IN SEPTEMBER, Israel completed its Gaza withdrawal with remarkably little conflict, confounding pundits who had predicted violence between Israeli settlers and soldiers and demonstrating the resiliency of Israel's democratic society. The ensuing weeks, however, have confounded those who hoped the withdrawal would reinvigorate Israeli-Palestinian negotiations and demonstrated the resiliency of the conflict between the two societies.
The inability of the Israelis and Palestinians to reenergize the negotiations underscores the need for high-level involvement by the United States. I applaud Secretary of State Condoleezza Rice, who is currently in the region, for meeting with Israeli and Palestinian leaders. The Bush administration should use her visit to reenergize the peace process.
As the United States steps forward with a more active effort to facilitate progress between Israelis and Palestinians, it will gain the credibility needed to win the international support necessary to succeed in Iraq and combat Islamic terrorist networks.
Arab and other Muslim countries, whose cooperation we need to fight terrorist networks, face significant pressures from elites and masses who distrust American motives and whose barometer of American intentions toward the Muslim world is disproportionately a function of their perceptions of our actions with regard to Palestinians.
Key European governments have entered a period of increasing internal focus, which will erode their ability to tangibly support US policies on Iraq, Afghanistan, Iran, and terrorism. Demonstrating US leadership in the Israeli-Palestinian dialogue would help to persuade these governments that US leadership merits their support.
Many Americans understand the national security importance of resolving the Israeli-Palestinian conflict. Thousands have joined the Campaign for American Leadership in the Middle East to sign an open letter to President Bush, encouraging him to play a leading role in working toward peace between the Israelis and Palestinians.
A two-state solution, as Bush has called for, requires two viable states. Palestinian security, social, and political structures will emerge. But will they be organized around a Palestinian Authority that seeks a negotiated resolution to the conflict and an end to terror or around terrorist groups like Hamas intent on using Palestinian-controlled territory to wage war on Israel and on American interests? The answer is critical to Americans as we fight a long-term battle against terrorist networks that use Arab media coverage of the Palestinian conflict as an endless telethon for raising money and recruits.
The United States recently released a stunning letter from Al Qaeda leader Ayman al-Zawahiri, who argued that the battle for the hearts and minds of the Muslim world is taking place in the media. We need to recognize, as Zawahiri does, the importance that the Israeli-Palestinian conflict has for Muslims around the world and how the conflict inhibits our ability to combat terrorist networks. Images of the debilitating effect on Palestinian civilians of the ongoing conflict with Israel generate sympathy for Al Qaeda's agenda among many Muslims torn by conflicting impulses. Al Qaeda's strategic interest will be advanced by continuation of the Israeli-Palestinian conflict. America's strategic interests will be harmed until the conflict is resolved.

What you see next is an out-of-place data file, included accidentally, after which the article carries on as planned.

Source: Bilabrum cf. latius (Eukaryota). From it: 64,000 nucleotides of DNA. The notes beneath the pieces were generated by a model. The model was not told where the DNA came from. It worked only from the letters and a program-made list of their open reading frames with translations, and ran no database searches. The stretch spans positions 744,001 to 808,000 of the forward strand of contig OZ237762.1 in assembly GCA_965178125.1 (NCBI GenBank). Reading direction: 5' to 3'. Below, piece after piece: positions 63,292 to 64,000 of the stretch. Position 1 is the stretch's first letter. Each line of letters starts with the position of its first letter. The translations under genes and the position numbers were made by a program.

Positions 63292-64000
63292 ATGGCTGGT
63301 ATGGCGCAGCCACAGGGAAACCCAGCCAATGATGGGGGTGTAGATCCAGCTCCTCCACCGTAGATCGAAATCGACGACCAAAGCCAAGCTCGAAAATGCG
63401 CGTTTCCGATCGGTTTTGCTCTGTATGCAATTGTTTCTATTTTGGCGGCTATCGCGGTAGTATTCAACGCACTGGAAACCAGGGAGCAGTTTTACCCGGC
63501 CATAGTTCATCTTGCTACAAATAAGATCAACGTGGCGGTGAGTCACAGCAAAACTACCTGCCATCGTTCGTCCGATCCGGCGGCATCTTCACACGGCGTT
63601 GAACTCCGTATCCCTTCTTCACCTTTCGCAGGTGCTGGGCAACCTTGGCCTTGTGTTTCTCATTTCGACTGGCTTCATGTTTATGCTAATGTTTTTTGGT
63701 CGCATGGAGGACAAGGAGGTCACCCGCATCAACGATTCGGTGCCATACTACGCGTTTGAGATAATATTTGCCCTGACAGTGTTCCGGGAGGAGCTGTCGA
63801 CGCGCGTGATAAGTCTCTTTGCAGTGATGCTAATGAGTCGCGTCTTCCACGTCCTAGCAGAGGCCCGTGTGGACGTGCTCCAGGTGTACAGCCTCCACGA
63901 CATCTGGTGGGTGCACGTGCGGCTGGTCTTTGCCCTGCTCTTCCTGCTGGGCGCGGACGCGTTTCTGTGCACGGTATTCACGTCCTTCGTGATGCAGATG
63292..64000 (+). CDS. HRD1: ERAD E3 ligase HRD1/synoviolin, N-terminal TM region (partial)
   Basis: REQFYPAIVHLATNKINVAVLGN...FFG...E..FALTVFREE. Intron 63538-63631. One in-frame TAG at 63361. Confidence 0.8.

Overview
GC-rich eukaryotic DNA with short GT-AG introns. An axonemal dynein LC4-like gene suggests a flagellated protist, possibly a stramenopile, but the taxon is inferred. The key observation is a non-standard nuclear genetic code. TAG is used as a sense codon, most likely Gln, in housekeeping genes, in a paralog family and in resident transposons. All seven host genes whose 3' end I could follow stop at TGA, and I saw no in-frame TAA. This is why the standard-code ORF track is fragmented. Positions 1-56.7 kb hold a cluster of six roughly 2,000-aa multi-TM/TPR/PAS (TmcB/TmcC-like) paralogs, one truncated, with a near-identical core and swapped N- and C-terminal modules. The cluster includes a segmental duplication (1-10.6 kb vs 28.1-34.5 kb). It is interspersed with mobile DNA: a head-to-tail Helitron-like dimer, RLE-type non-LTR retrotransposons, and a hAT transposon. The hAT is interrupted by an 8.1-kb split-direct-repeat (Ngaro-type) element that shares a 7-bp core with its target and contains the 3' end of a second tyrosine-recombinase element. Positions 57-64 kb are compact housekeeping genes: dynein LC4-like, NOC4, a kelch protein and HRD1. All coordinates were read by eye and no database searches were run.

Recognizing that America has a security, not just a humanitarian, stake in the issue, Bush proposed $200 million in direct assistance to the Palestinian Authority in fiscal year 2005, but Congress balked, cutting that amount by a quarter and directing that the money support Palestinians through intermediaries rather than through the nascent Palestinian state institutions that provide the only plausible alternative to the social and security structures of Hamas. Congress is poised to provide $150 million for fiscal year 2006 but again banning any direct assistance to the Palestinian Authority. While significant, the stark reality is that many billions of dollars of assistance are needed annually to make any serious progress in building viable Palestinian institutions and developing basic infrastructure.
As it prepares to finalize its next budget proposal, the Bush administration should demonstrate leadership by supporting a Palestinian assistance package that most effectively will promote US interests, including direct assistance to the Palestinian Authority with appropriate monitoring. Bush also should urge the Europeans, who have long pressed for a greater US role, to fulfill the commitments they have made to provide nearly a billion dollars in assistance to the Palestinian Authority. Finally, the president needs to remain personally engaged to ensure that concrete progress is made toward resolving this devastating conflict.
William S. Cohen, former secretary of defense, is chief executive officer of The Cohen Group in Washington.